What It Was
George Pelecanos has crafted another superb crime noir novel set in Washignton, D.C. The main character is again Derek Strange, an African-American former metropolitan police officer who left the force after the infamous 1968 riots following the King assassination. Strange is now a private investigator and is hired by a young woman to find a stolen ring. The ring was stolen during the contract murder of her boyfriend, a small time drug dealer. The murderer was Robert Lee Jones, nicknamed “Red” because of his hair color. Jones’ street name is “Red Fury” since he is frequently driving his girlfriend’s automobile, a red-over-white Plymouth Fury GT Sport.
Strange’s ex-partner Frank “Hound Dog” Vaughan is the investigating officer in the boyfriend’s murder. Frank, an ex-Marine who fought at Okinawa, earned his nickname because of his facial features as well as his reputation for dogged pursuit of criminals. Strange and Vaughan’s investigations overlap and they co-operate with each other in an attempt to capture Red Jones whose life of crime goes into hyperdrive. Vaughan is under increasing pressure from the city government to put Jones behind bars and turns to a varied group of informants including cross-dressing prostitutes. Complicating matters, there are two mafia connected fellows from New Jersey in town who are also looking for Red to collect on a bad debt. The story comes to a shattering conclusion as all parties converge on a house in suburban Maryland being used by Red and his partner as a hide-out.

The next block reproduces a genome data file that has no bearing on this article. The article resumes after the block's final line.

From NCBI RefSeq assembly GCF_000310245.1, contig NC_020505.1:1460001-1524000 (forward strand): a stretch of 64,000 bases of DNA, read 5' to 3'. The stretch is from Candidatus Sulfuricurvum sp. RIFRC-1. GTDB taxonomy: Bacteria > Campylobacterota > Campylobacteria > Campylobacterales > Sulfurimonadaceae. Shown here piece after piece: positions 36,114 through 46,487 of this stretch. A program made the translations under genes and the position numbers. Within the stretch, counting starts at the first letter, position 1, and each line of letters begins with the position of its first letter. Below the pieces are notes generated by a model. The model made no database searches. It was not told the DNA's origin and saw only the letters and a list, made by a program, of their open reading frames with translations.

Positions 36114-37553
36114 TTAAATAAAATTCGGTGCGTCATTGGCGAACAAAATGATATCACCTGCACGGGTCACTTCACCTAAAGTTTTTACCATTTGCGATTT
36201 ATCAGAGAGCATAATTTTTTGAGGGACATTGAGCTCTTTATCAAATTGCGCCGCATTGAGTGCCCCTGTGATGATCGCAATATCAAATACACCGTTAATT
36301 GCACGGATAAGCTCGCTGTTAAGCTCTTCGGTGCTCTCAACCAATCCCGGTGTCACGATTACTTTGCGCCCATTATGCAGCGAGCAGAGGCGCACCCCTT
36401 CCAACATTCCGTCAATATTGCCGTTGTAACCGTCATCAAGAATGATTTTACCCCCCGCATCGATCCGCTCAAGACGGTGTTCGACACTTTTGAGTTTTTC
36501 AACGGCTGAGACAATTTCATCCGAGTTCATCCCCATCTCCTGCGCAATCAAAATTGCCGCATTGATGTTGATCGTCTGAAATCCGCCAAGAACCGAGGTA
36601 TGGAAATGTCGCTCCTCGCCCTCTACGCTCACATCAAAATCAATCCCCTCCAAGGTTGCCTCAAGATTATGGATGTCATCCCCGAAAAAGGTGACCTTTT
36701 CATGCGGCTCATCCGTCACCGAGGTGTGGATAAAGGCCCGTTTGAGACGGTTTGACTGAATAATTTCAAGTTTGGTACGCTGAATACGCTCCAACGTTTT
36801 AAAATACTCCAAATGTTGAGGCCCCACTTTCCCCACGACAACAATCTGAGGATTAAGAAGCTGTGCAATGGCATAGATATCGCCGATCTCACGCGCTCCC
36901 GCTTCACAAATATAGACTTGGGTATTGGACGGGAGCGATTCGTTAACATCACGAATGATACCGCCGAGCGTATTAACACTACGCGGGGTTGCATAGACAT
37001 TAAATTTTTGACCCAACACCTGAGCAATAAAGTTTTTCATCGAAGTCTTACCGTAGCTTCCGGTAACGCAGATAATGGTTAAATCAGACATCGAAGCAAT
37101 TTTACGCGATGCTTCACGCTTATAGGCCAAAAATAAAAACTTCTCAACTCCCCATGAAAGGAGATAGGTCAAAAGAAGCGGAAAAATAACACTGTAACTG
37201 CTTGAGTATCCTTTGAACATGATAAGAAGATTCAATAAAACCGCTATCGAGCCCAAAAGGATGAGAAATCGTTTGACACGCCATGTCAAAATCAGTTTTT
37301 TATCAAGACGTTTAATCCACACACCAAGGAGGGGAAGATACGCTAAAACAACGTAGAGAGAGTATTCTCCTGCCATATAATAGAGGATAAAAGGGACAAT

Pelecanos infuses this novel with gritty realism, sometimes illuminating some unimaginable habits of the druggies and prostitutes who comprise most of the secondary characters. All of his characters are memorable. He also vividly brings the story to life by including many details of the automobiles of the era (1972) as well as the popular music of the time. You can listen to all of the music he mentions in a George Pelecanos playlist on Spotify. What It Was is a very entertaining read and anyone who enjoys police procedurals and realistic crime fiction would enjoy this book.